5G is the hot ticket item for mobile operators at the moment – we hear about its legendary fast speeds, its ultra-low latency and its ability to handle network congestion in a way we simply haven’t experienced with 4G. However, despite all the hype, we’re likely still a good few years away from a realistic future where that’s the case. However, surely we should be building for a new and exciting 5G future rather than trying to shore up legacy technology?
Unfortunately, it’s not that simple – and it’s far too soon to label 4G as an “old” technology. To begin with, it’s worth noting that as recently as 2018, GSMA reported that 4G was responsible for 43% of total connections, with 28% on 3G, and 29% on 2G. By their estimates, in 2025, 5G will only be responsible for 15% of connections, with the vast majority still on 4G. Even in North America, which is predicted to have the highest percentage of 5G connections, 44% will still rely on 4G.
This may in part be due to some of the limitations of 5G technology. The millimeter-wave technology that is near-synonymous with 5G will deliver additional capacity and enable super-fast speeds; however, it will be limited to short-range broadcasts, requiring direct line-of-sight to the cell, without the interruption of obstacles like windows, walls, or trees. Deploying 5G on sub-6GHz spectrum will aid the coverage component, of course, but even as 5G networks grow, they will remain complemented by 4G. Even the current 5G deployments are non-standalone and require 4G connections to “pass along” the connection onto 5G. With this in mind, even as investment pours into 5G planning, infrastructure and marketing, it’s important not to overlook the short term, realistic improvements that 4G can still offer.
For example, in Germany, Deutsche Telekom recently deployed over 300 LTE sites across the country, extending LTE service to 51,000 households that had previously only had 3G connectivity. As a result of the change, we observed a drop in average latency from 63 ms to just 24 ms in one of the municipalities (Kaufungen in central Germany) where the sites were deployed. What would such a decrease in latency translate to? Likely a significant improvement for making video calls or competitive video gaming over a mobile connection.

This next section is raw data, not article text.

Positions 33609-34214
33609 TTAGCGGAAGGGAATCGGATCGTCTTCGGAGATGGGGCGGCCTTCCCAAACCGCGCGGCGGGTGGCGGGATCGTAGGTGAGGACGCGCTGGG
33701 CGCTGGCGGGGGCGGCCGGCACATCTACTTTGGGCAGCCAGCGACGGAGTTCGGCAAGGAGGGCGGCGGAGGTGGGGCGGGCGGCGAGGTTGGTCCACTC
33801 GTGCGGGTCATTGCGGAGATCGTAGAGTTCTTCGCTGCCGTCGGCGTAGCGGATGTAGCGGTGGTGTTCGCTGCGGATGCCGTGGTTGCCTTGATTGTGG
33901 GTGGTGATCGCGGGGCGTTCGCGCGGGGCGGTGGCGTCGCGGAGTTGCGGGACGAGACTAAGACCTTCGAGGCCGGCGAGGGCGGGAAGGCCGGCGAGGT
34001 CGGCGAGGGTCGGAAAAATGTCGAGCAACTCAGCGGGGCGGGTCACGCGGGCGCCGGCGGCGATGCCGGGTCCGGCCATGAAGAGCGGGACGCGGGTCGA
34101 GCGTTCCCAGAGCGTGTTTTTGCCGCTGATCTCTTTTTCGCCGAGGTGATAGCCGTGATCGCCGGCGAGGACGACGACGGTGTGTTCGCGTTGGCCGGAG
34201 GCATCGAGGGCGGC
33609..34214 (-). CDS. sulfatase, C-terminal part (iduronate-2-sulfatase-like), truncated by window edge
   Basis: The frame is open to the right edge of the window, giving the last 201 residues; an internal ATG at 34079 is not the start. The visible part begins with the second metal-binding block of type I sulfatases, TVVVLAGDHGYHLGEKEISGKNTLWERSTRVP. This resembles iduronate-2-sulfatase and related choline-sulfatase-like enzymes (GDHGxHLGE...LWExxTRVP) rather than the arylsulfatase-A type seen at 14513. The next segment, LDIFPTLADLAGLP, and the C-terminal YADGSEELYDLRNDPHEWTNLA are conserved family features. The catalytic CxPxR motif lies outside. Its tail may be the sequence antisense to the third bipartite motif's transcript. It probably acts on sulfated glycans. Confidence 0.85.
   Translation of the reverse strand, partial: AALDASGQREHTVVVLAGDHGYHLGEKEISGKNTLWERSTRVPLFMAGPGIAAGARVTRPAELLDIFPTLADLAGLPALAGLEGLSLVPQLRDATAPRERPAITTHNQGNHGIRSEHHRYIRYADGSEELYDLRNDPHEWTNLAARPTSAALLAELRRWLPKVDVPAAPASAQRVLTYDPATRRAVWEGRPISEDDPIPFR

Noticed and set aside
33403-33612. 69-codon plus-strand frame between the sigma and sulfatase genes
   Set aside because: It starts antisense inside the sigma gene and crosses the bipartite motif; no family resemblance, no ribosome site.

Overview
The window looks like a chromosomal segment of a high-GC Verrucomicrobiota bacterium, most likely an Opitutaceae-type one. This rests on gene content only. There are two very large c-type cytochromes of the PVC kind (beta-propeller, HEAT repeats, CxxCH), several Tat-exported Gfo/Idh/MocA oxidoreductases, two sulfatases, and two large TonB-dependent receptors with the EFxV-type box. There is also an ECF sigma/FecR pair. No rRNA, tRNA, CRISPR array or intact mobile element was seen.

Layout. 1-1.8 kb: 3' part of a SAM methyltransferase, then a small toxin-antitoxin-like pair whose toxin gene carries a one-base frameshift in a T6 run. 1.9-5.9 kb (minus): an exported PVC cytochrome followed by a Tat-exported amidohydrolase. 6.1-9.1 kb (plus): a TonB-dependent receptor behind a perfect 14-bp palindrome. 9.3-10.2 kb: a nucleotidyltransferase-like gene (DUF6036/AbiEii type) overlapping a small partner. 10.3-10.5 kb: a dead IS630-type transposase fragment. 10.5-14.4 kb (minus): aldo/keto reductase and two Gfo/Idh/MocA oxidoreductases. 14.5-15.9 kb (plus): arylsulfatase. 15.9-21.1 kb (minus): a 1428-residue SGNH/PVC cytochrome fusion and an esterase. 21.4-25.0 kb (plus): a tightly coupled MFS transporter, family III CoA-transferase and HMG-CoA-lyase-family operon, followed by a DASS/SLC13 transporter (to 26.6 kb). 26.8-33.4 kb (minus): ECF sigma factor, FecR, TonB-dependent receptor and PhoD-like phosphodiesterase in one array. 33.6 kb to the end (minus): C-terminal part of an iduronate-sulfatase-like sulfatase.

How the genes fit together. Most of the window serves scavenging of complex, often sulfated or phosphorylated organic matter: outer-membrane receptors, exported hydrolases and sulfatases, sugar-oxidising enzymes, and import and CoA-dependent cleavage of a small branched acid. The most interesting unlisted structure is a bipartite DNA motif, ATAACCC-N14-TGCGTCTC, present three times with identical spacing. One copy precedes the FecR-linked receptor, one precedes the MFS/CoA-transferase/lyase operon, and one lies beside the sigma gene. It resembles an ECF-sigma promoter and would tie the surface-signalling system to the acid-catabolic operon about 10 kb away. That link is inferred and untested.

Worldwide, operators have spent the last few years installing LTE-Advanced technology like carrier aggregation and MIMO in tens of thousands of markets. Those upgrades have driven a steady global improvement in wireless speeds; moreover, the majority of handsets in use are compatible with at least some LTE-Advanced features, compared to the handful that support any 5G frequencies at all.
Maintaining a widespread and high-quality 4G network is also important for minimizing the rural/urban divide. Not only are the majority of current and planned 5G deployments focused on large urban areas, but historical trends suggest that urban users will adopt 5G-compatible devices more rapidly. Research suggests that rural residents in the US are the least likely in America to own a smartphone, indicating a general trend where rural areas are slower to adopt new technologies. Meanwhile, other research suggests that overall people are now keeping their phones longer – just short of three years for iPhones – meaning that we are least three years away from most consumers having 5G compatible devices. In truth, even three years is likely ambitious – 5G compatibility is by no means an “as standard” feature in new handsets and is more likely to come to higher-end devices first. Ensuring continuous, high-quality 4G services for sub-urban and rural areas, as well as consumers who, in general, want to upgrade less often and don’t necessarily want to pay extra for a premium device, will be important to that nobody gets left behind on the path to a more connected, faster mobile future.
The potential of 5G is beyond doubt, but we’re likely a decade away from when mobile users can expect a reliable 5G connection regardless of where they are. Meanwhile, 5G connections will be of most use for emerging use cases – autonomous vehicles, smart factories, or extremely intensive mobile gaming – rather than usual smartphone use-cases. For the foreseeable future, 4G and 5G will be forced to coexist, and operators must ensure they keep their eye on improving the 4G experience, even as they plan for the 5G revolution.